The Reformation: Rooted in Pastoral Care

In Sunday School we are walking through The Augsburg Confession. The reason for this is because the AC (Augsburg Confession) is actually a great Bible Study tool. More than just a historical document, the authors of the AC show that everyday life really is connected to the Word of God in many ways. In fact this was the basis for the writing the AC and the Reformation as a whole. Sometimes we can too often think that the Reformation was Luther sitting in his study and one day thinking, “Hey the Roman Catholic Church has a few things wrong with it.” The picture in many people’s minds is that of Luther studying hard and being alone with only his Bible. However that is not the case.

Certainly careful study of God’s Word was the catalyst for the Reformation but the Reformers were led to the Word of God because they wanted to comfort God’s people with the forgiveness of sins. Two issues came to the forefront for the Reformers: 1. People wanted to know if God forgave them. Was there any assurance of God’s mercy or did they need to do something for God? 2. People were using indulgences as freedom to sin. Both of these issues stemmed from false teachings regarding God’s word.

The Reformation grew out of pastoral care for Christ’s sheep.

1. People wanted to know if God forgave them. Was there any assurance of God’s mercy or did they need to do something for God?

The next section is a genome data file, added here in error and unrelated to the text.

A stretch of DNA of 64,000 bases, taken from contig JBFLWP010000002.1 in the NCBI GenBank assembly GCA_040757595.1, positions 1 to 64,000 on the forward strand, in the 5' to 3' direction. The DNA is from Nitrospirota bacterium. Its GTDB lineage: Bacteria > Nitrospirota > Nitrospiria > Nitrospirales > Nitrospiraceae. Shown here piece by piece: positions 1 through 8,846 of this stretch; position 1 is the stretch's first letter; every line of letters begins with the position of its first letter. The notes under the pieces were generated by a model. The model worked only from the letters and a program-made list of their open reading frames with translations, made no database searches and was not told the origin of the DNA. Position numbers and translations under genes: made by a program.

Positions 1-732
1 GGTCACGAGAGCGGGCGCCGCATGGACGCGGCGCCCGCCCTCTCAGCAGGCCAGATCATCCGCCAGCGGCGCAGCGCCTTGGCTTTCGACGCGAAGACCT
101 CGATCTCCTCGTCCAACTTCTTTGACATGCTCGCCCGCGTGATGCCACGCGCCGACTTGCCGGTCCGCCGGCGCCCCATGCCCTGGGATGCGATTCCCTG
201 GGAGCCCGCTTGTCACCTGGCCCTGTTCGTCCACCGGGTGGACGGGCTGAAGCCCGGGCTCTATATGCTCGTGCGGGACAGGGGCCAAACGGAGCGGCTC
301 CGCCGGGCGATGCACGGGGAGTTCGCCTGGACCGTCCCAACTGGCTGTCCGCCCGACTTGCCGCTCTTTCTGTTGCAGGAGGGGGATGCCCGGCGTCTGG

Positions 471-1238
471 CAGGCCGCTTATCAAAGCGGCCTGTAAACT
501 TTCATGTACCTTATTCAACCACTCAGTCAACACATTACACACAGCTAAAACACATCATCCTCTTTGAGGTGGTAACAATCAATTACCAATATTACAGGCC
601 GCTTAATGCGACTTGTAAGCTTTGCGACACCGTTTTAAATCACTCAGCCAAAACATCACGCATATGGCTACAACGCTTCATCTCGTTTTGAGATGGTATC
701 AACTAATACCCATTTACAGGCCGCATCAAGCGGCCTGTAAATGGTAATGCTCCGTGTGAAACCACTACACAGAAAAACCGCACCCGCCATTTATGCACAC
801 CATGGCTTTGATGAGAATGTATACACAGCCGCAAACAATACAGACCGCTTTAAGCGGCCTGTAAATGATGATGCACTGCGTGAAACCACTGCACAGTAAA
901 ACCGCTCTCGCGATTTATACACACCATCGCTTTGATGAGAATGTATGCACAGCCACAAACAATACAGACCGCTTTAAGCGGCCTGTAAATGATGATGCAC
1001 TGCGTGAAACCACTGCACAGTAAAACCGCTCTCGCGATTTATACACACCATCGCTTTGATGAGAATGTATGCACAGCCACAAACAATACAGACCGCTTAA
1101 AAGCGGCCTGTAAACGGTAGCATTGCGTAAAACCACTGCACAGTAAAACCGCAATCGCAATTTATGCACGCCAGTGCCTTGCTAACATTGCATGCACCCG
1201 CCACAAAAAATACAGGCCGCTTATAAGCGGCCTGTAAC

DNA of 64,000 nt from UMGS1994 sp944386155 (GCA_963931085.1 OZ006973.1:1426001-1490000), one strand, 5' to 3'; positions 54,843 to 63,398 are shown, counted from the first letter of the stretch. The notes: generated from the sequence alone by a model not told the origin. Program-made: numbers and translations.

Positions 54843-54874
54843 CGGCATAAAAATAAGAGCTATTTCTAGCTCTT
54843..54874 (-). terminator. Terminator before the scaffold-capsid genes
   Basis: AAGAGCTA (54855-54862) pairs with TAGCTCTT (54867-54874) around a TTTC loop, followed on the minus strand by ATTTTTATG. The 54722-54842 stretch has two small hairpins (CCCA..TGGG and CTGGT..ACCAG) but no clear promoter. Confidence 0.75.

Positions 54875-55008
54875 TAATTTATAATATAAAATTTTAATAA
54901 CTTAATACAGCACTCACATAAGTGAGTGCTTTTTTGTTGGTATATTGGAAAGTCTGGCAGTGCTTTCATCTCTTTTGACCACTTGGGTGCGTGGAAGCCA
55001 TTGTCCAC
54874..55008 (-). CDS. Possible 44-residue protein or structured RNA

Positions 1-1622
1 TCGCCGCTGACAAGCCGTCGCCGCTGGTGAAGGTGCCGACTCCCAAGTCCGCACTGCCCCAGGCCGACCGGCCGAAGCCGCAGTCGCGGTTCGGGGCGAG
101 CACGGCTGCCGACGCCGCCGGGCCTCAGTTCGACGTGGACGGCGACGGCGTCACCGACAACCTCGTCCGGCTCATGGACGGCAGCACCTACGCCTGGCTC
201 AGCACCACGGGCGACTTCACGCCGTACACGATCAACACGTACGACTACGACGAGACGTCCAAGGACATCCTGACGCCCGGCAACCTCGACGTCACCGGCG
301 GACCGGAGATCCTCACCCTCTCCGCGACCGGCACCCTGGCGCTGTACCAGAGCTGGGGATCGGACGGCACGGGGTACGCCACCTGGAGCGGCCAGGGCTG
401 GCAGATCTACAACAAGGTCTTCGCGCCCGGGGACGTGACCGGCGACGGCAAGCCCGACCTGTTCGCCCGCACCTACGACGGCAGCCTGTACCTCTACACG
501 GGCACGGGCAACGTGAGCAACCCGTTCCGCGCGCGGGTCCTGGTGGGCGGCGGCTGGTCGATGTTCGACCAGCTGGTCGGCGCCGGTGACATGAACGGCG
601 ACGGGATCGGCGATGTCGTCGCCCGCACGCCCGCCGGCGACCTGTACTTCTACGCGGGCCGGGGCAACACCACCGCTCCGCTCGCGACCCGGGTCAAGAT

Luther in particular was plagued with these two questions in his role as a clergyman. He heard people’s confessions and regularly tried to council people who doubted their salvation with God’s word. One thing he noticed was people doubting God’s mercy and forgiveness even after going to Confession. When Christ’s people would confess their sins they were told they needed to then go and do a good work known as “penance” to pay off the debt of their sin. This offered no consolation because the good works were only done for reward not out of love of neighbor. People would go to Confession for their conscience to be settled and to hear of God’s forgiveness but in the end they left with only a list of things to do to assure their forgiveness. This was not forgiveness but torture because people had to rely on their works for comfort before God.

God demands perfect obedience “Be perfect as your heavenly father is perfect.” Not only does God’s word point out the need for perfection but our own conscience does a fine job of pointing out that we aren’t perfect. Where were the people to find mercy?

Assurance of God’s mercy is only heard in the Absolution. Faith in Christ and the forgiveness of sins is where Luther and the Reformers finally found their answer. “If you forgive the sins of any they are forgiven. If you withhold forgiveness it is withheld.” The Office of The Keys given by Christ himself for giving burden consciences relief.

The Roman Church had not been forgiving people. The people were pointed to their own works and not to Christ’s. In Christ is a sinless man who didn’t need any good works but did them anyway. Chiefly he gave his life on the cross so that we would be completely forgiven. This righteousness is ours by faith alone. Assurance of God’s forgiveness is rooted in Christ’s death and resurrection. This left no room for doubt.

2. People were using indulgences as freedom to sin.